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Ultrasound scan is a safer method for the diagnosis of appendicitis

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Ultrasound scan is a safer method for the  diagnosis of appendicitis

A new study conducted by researchers at Washington University School of Medicine in St.. Louis, and published in the journal Pediatrics, showed that ultrasound can be a safer alternative than CT scan for appendicitis diagnosis.

Most times children with suspected appendicitis are evaluated by computer tomography, which involves irradiation. But a safer alternative in terms of diagnosis is the ultrasonography. Imaging evaluation is very important for determining the therapeutic behavior in patients with appendicitis because it is well-known that the only cure of appendicitis is surgery.

Until recently,  computer tomography was widely used for the diagnosis of appendicitis but it was observed that this method of diagnosis involves actually a significant X-ray dose which increases the risk of cancer later in life. Therefore, researchers wanted to reassess the role of CT in the diagnosis of appendicitis and to seek other imaging means less harmful.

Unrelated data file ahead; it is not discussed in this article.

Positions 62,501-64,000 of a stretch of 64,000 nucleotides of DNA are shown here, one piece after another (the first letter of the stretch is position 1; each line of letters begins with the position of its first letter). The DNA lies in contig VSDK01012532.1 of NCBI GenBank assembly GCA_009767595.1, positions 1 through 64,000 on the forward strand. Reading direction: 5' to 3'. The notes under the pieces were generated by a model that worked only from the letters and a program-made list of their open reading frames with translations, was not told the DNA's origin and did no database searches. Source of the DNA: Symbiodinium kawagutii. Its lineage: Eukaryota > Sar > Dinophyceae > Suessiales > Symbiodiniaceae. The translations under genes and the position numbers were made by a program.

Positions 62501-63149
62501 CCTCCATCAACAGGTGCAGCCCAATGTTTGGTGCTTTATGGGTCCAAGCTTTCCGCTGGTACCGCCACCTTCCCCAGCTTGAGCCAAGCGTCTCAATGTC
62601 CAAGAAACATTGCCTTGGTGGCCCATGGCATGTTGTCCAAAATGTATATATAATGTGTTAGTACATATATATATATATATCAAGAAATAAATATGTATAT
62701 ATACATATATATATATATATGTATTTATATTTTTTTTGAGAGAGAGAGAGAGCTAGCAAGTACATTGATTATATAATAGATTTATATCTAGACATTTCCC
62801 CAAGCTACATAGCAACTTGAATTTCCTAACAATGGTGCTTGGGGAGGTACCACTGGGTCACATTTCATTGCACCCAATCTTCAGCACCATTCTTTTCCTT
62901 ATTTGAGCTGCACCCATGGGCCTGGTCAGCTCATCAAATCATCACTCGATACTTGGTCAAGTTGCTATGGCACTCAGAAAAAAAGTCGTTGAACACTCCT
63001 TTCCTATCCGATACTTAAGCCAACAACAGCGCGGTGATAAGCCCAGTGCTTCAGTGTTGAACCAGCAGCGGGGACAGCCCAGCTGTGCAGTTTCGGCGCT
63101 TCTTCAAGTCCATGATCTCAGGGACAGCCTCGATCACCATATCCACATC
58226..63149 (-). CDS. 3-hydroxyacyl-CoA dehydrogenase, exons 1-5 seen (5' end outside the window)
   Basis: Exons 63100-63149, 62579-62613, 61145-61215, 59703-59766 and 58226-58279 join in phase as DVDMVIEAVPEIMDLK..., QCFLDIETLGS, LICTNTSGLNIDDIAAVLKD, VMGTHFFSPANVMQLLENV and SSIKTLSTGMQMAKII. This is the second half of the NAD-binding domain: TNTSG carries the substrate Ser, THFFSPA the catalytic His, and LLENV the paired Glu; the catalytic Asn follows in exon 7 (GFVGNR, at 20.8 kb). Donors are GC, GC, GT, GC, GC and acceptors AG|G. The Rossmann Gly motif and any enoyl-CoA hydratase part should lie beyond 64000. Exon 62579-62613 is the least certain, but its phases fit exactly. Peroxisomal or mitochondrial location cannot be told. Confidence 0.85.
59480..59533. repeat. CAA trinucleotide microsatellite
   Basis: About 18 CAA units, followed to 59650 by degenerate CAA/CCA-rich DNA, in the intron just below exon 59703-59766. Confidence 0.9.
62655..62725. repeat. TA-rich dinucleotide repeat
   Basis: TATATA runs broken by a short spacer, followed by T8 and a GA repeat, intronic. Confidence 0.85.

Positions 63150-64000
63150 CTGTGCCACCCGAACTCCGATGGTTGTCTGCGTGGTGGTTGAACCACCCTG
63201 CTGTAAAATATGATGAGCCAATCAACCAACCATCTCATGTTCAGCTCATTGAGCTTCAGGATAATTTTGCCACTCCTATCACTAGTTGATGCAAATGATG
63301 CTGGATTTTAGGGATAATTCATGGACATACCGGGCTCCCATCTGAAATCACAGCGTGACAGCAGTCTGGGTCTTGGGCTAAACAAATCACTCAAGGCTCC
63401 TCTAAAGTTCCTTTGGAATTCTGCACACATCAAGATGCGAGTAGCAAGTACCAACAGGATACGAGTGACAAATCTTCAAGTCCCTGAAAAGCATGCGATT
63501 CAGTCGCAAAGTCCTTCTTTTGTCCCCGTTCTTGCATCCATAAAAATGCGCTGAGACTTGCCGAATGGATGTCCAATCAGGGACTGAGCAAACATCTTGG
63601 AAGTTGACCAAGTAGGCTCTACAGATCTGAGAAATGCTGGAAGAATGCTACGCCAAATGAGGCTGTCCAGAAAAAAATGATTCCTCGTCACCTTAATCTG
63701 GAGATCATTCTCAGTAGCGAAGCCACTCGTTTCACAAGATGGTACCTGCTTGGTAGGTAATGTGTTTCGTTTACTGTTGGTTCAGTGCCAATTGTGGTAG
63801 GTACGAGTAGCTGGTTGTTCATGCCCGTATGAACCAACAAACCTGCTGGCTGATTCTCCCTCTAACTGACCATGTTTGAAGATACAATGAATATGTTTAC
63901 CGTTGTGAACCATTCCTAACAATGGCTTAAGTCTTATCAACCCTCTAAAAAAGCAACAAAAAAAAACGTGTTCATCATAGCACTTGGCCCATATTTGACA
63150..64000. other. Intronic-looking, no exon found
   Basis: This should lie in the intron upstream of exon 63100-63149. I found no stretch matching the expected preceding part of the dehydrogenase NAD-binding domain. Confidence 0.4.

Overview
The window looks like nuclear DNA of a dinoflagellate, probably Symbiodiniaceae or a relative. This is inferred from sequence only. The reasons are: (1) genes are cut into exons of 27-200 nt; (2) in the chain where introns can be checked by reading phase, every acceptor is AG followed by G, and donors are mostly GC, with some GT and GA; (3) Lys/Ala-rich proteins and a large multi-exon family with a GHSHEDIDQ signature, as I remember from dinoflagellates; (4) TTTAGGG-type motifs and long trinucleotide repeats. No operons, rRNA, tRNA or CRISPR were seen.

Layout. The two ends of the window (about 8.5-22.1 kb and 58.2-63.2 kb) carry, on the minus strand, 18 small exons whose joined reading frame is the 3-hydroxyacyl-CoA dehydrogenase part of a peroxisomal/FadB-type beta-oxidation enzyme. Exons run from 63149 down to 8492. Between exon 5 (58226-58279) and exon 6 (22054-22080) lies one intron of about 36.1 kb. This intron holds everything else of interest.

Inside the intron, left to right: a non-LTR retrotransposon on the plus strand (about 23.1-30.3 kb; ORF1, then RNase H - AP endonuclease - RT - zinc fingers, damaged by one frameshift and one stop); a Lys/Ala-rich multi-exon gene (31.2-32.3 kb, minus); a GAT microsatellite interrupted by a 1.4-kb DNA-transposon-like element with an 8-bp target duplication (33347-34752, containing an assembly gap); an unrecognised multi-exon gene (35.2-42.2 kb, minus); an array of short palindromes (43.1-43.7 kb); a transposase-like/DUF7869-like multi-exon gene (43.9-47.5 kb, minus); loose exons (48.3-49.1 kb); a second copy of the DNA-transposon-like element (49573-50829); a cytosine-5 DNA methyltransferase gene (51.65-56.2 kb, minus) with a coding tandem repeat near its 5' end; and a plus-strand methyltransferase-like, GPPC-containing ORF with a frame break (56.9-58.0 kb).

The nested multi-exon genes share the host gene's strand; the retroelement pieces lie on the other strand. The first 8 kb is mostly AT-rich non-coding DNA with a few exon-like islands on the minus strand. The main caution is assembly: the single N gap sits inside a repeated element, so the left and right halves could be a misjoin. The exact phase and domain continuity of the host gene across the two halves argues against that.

Diagnosis of Appendicitis

Diagnosis of Appendicitis

First author Jacqueline Saito, MD, assistant professor of surgery, said the diagnosis of appendicitis is very difficult because the symptoms overlap with many other diseases or viral infections. The author also said that the doctors do not want to operate an appendix which is fine, on the other hand an inflamed appendix can lead to life-threatening complications such as peritonitis.

It should be noted that the appendix is an organ attached to the first segment of intestine which is called check. Inflammation of the appendix, that is appendicitis,  can be triggered by an infection or a  blockage.  Appendicitis occurs through a series of nonspecific signs and symptoms: vomiting, nausea, abdominal pain, fever etc. Diagnosis is difficult to be confirmed only by clinical examination, so doctors resort to imaging to ensure that indeed the cause of these symptoms is the appendix . In addition, the diagnosis is even more difficult when the patient is a child.

The team of researchers at Washington University School of Medicine in St.. Louis looked at case records of 423 children who had appendectomies, that is the removal of appendix. They wanted to see which imaging was used for diagnosis of appendicitis and found that CT scan was used in first place: 85% of patients were evaluated using the this imaging method.

However, although ultrasonography is safer because it uses ultrasound, it must be done carefully and interpreted by a  specialist trained in pediatric diagnosis. “Ultimately what we’d liked to do is learn how we can reduce our use of CT imaging without compromising patient care,” Saito said.